Lala May Have Just Built The Next Revolution In Digital Music

Call me a skeptic. When Lala came to our offices last week trying to convince me that music was heading to the cloud, and that they were going to help lead the transition, I wasn’t convinced at first. The company has floundered for years, moving from a CD swapping service to a failed music hub that shut down last summer. But now they’ve completely redesigned and are coming back with an advertising-free music site that makes me think that they might be onto something big here.

At first glance, Lala resembles most other music stores. You use a search box to find your favorite artists, and can buy DRM-free music for around 90 cents (there is some slight variation depending on the song). Each page features an artist profile, their albums, and playlists that other users have included them on. It’s standard fare, and while the DRM-free music is nice, it would have a tough time competing with Amazon on its own.

Fortunately Lala’s real potential stems from its integrated media player and your web library (which looks a lot like iTunes, but in the cloud). At the top of the screen is a music player that will continue playing whatever song you listen to, no matter where you navigate on the site. And you’ll have lots of content to play: users will be able to play any song on the site’s massive catalog in its entirety exactly one time free of charge. The limitation sounds restrictive at first, but it costs only 10 cents to buy a “web song” – giving you the ability to stream that song as many times as you’d like in the future. And if you decide to buy the normal MP3 later, that 10 cents will go towards your purchase.

This 10 cent price point is incredibly addictive, and is essential to Lala’s monetization strategy (users are given 50 free web songs to get them used to the idea). CEO Geoff Ralston explains that other sites like imeem or MySpace Music need to inundate users with advertising in order to make money – something that isn’t conducive to a good music listening experience. Conversely, Lala wants you to listen to as much music as possible in the hopes that you’ll keep clicking that addictive 10 cent “web song” button, and is forgoing advertising entirely. The result is very refreshing.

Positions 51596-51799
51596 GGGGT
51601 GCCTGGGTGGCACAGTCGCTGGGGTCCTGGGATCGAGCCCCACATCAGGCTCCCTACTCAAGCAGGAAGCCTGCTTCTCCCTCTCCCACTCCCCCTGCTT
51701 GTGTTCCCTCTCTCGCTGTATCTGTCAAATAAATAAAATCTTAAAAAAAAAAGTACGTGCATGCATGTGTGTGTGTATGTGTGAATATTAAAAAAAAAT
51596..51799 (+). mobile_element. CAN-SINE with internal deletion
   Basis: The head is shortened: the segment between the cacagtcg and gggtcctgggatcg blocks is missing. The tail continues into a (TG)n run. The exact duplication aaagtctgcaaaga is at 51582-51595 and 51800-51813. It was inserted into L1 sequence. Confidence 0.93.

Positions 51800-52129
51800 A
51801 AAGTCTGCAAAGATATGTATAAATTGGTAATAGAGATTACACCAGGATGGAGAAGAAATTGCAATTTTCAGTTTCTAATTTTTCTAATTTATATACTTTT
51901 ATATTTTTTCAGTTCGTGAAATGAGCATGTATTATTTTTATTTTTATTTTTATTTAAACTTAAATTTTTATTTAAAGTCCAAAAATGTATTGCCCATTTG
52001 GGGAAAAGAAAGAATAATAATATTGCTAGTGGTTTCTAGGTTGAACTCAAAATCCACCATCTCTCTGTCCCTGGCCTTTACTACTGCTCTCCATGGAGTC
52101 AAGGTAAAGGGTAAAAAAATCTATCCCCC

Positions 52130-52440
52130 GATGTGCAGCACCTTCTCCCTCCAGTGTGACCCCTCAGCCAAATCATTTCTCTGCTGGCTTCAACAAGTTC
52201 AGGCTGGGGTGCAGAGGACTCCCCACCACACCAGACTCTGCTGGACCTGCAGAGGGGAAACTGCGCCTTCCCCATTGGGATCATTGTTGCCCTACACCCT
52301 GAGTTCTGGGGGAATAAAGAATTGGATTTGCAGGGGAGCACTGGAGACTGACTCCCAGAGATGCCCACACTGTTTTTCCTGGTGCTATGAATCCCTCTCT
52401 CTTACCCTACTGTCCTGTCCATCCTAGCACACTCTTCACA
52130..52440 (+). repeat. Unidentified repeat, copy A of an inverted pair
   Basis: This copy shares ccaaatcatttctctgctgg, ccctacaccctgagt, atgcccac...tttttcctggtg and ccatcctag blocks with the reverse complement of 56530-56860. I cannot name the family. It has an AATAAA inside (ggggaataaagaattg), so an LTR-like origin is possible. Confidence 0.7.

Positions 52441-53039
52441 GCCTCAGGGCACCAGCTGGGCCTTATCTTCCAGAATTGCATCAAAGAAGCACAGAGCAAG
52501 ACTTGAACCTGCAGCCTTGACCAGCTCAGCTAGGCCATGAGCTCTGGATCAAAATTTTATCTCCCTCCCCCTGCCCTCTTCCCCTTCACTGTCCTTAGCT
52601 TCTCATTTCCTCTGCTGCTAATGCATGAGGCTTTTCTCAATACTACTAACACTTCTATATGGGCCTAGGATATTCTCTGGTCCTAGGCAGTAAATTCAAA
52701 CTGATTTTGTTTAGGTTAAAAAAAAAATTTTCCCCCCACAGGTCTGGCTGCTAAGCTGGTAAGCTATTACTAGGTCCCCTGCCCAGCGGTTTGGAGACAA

Lala has also done some serious legal wrangling to help you populate your online library. Using the site’s helper application (available on Windows and Mac), Lala can scan your iTunes music library and add every song you already own to your Lala web library, essentially giving you online streaming access to any song you already have on your computer. And best of all: Lala will give you free, unlimited streaming access to every song in your library, even the ones you’ve acquired in ways that weren’t quite legal. Ralston says that the record labels resisted this at first (“why should we give them access to something they stole”), but eventually came to the conclusion that users weren’t going to buy something they’d already downloaded.

Lala has signed all four major labels and 175,000 independent artists to its extensive library. There are still occasional songs that aren’t totally licensed (you can’t buy the 10 cent versions of any Led Zeppelin songs, for example), but this will likely change in the future.

The real question is whether or not music really is ready to make its way to the cloud. It seems that everything else has been – be it Email and desktop applications like Word and even rich media like photographs. With the increasingly wide spread of high speed mobile devices like the iPhone it seems only a matter of time before users stop worrying about syncing and transferring music and simply stream it from a central server. I’m not sure users will be comfortable about not owning full copies of any of their websongs (what happens when Lala goes down?), but for 10 cents, it’s worth a shot.